And a thing to understand about "Very Special Episodes" is that in the '70s and '80s, so-called TV drama was mostly not very good -- you had a lot of cop shows and medical shows and stuff, but very little serious character development. If you wanted to see characters grow and change, or see the lead character of a show go through any kind of emotional development at all, you mostly had to go to sitcoms, and that's why shows like M*A*S*H or Family Ties would do serious shows where a character grew up a little -- because hourlong dramas weren't doing this kind of thing. Now they are, so there's less need for sitcoms to do them.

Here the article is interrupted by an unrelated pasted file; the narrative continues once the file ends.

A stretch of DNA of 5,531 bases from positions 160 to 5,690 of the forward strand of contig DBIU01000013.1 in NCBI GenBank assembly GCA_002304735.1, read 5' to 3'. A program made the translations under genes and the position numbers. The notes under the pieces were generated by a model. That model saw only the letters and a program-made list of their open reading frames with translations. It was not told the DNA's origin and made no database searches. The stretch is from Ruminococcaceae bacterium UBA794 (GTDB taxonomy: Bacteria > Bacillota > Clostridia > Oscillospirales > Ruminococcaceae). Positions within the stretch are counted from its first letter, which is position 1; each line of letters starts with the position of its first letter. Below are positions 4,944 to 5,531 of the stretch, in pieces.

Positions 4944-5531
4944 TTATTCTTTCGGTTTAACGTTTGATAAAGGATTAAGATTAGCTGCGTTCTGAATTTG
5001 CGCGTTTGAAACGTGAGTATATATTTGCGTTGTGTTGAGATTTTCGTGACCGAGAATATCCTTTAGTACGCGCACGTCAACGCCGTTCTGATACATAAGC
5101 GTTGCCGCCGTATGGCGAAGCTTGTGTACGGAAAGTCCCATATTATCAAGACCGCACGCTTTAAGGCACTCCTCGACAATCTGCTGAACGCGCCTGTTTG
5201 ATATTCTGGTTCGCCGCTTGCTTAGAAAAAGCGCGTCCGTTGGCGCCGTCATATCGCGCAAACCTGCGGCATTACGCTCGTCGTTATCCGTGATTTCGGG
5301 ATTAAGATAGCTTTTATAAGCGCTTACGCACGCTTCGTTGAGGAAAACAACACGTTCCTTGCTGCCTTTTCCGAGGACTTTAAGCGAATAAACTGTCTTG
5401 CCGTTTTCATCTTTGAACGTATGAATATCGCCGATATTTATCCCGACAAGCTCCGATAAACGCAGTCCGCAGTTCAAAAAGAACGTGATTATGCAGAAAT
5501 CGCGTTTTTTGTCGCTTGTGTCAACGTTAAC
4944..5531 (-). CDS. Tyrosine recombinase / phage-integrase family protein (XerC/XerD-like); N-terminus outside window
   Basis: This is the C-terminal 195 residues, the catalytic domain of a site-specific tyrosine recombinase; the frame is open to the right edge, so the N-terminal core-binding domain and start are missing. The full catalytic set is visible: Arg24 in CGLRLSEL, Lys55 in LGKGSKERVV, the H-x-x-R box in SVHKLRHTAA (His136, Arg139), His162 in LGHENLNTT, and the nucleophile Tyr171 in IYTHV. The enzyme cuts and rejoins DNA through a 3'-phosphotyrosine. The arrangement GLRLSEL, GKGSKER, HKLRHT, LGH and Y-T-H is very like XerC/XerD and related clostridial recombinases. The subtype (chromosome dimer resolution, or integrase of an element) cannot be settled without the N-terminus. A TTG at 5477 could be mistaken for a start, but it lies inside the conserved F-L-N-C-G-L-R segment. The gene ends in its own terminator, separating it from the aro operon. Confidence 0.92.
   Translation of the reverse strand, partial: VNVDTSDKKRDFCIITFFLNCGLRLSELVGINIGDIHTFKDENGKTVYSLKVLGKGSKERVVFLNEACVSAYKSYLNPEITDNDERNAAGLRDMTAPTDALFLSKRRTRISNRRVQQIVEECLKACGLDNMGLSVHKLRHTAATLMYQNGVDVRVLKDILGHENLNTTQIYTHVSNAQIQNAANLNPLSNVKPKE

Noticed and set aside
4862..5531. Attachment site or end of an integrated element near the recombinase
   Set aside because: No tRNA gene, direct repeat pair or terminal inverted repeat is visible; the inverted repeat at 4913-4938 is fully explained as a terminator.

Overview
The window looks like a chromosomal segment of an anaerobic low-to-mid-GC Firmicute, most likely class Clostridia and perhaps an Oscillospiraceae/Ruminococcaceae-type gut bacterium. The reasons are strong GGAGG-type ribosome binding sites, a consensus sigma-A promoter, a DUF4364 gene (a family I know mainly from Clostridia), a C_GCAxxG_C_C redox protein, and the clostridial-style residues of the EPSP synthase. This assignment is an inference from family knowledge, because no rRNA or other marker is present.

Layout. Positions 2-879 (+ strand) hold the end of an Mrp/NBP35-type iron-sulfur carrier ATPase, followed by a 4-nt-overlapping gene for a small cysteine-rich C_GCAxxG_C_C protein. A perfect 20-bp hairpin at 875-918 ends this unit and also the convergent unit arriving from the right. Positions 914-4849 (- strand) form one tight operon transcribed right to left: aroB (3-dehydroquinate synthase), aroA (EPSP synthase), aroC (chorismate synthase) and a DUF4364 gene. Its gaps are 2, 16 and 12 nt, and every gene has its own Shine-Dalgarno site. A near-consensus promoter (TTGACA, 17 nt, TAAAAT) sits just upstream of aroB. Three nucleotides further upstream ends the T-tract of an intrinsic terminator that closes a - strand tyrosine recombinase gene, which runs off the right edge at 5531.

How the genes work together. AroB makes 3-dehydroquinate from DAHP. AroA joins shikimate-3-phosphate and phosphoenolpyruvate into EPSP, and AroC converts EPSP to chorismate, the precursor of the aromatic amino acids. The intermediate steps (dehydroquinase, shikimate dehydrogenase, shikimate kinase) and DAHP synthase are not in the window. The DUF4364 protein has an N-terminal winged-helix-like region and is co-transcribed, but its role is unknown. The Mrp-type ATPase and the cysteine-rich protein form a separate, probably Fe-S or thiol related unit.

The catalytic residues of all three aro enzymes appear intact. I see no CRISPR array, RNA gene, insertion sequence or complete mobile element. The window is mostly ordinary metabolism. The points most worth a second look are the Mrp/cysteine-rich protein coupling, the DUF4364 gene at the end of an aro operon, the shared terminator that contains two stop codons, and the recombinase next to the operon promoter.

I now recall that Larry Gelbart (not my favorite writer, but certainly important in the development of the VSE) said something to the effect that the reason M*A*S*H stood out was because nobody else in the '70s was doing actual drama. He had a point. Most of the episodes of '70s hourlong drama shows revolved around plot, not character: the resolution of the episode would come when the murderer was caught or the disease was cured. The comedy shows, like Barney Miller and All in the Family and Mary Tyler Moore, were the shows that did stories that depended on character, where the resolution of the episode depended on a character learning something or two characters making an emotional connection.